IN RE: Jacob KAGAN

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Supreme Court, Appellate Division, Third Department, New York.

IN RE: Jacob KAGAN, Appellant, v. NEW YORK STATE DEPARTMENT OF CORRECTIONS AND COMMUNITY SUPERVISION, Respondent.

Decided: May 8, 2014

Before: STEIN, J.P., McCARTHY, ROSE and EGAN JR., JJ. Ruth E. Bernstein Law Firm, New York City (Ruth E. Bernstein of counsel), for appellant. Eric T. Schneiderman, Attorney General, Albany (Jeffrey W. Lang of counsel), for respondent.

Appeal from a judgment of the Supreme Court (Connolly, J.), entered July 3, 2012 in Albany County, which, in a proceeding pursuant to CPLR article 78, dismissed the petition.

While incarcerated, petitioner applied for admission to the temporary work release program and was approved, first by his prison facility's Temporary Release Committee and then by the facility's Superintendent. Respondent's Central Office, however, disapproved petitioner's application and his administrative appeal was unsuccessful. Petitioner thereafter commenced this CPLR article 78 proceeding seeking, among other things, a finding that respondent's Central Office had no authority to review the Superintendent's approval of his application. When petitioner was released on parole during the pendency of this proceeding, Supreme Court dismissed it as moot. Petitioner now appeals.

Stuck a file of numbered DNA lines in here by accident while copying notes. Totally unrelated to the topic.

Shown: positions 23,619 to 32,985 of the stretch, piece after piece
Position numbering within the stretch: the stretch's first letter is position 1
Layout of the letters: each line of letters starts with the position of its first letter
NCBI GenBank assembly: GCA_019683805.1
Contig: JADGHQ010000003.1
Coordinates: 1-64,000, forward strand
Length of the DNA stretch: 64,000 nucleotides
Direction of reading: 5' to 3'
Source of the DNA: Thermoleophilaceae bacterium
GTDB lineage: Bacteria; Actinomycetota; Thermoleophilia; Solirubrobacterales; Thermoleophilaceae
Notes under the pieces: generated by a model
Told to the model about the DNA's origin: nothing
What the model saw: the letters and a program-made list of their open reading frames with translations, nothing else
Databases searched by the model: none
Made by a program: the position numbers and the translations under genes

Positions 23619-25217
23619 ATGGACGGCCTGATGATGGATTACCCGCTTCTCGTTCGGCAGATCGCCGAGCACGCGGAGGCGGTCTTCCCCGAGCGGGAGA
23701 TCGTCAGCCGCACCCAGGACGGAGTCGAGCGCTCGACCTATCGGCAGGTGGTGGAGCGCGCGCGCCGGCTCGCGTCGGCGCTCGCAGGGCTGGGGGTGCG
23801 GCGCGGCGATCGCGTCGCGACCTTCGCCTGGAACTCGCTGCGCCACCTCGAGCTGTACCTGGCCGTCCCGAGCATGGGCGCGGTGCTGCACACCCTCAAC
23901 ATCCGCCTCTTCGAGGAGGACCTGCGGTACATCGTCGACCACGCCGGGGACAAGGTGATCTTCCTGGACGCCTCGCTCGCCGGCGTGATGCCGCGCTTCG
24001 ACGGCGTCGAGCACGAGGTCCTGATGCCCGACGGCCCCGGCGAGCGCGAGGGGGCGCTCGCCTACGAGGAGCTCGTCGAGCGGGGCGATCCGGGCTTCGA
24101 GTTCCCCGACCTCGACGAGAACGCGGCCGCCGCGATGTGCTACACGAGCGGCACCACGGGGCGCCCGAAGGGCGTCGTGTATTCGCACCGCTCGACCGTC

We agree with Supreme Court that petitioner's request for a declaration is moot (see Matter of Diaz v. Ledbetter, 111 AD3d 1043, 1044 [2013]; Matter of Gallo v. New York State Temporary Release Program, 100 AD3d 1165, 1166 [2012]; Matter of Shell v. New York State Dept. of Corrections Temporary Release Program, 26 AD3d 537, 537 [2006] ). “It is a fundamental principle of our jurisprudence that the power of a court to declare the law only arises out of, and is limited to, determining the rights of persons which are actually controverted in a particular case pending before the tribunal” (Matter of Hearst Corp. v. Clyne, 50 N.Y.2d 707, 713 [1980] ). Petitioner's stated desire to commence a plenary action against respondent in the future is neither a pending matter nor is it contingent on a ruling in this proceeding. Finally, we find that the exception to the mootness doctrine does not apply here as petitioner has not established that a challenge to the Central Office's authority to review an approval for temporary work release will typically evade review (see Matter of Chandler v. Coughlin, 126 A.D.2d 886, 887 [1987]; see e.g. Matter of Lapetina v. Fischer, 76 AD3d 722, 723 [2010]; Matter of Herber v. Joy, 61 AD3d 1142, 1142 [2009] ).

ORDERED that the judgment is affirmed, without costs.

ROSE, J.

STEIN, J.P., McCARTHY and EGAN JR., JJ., concur.̌

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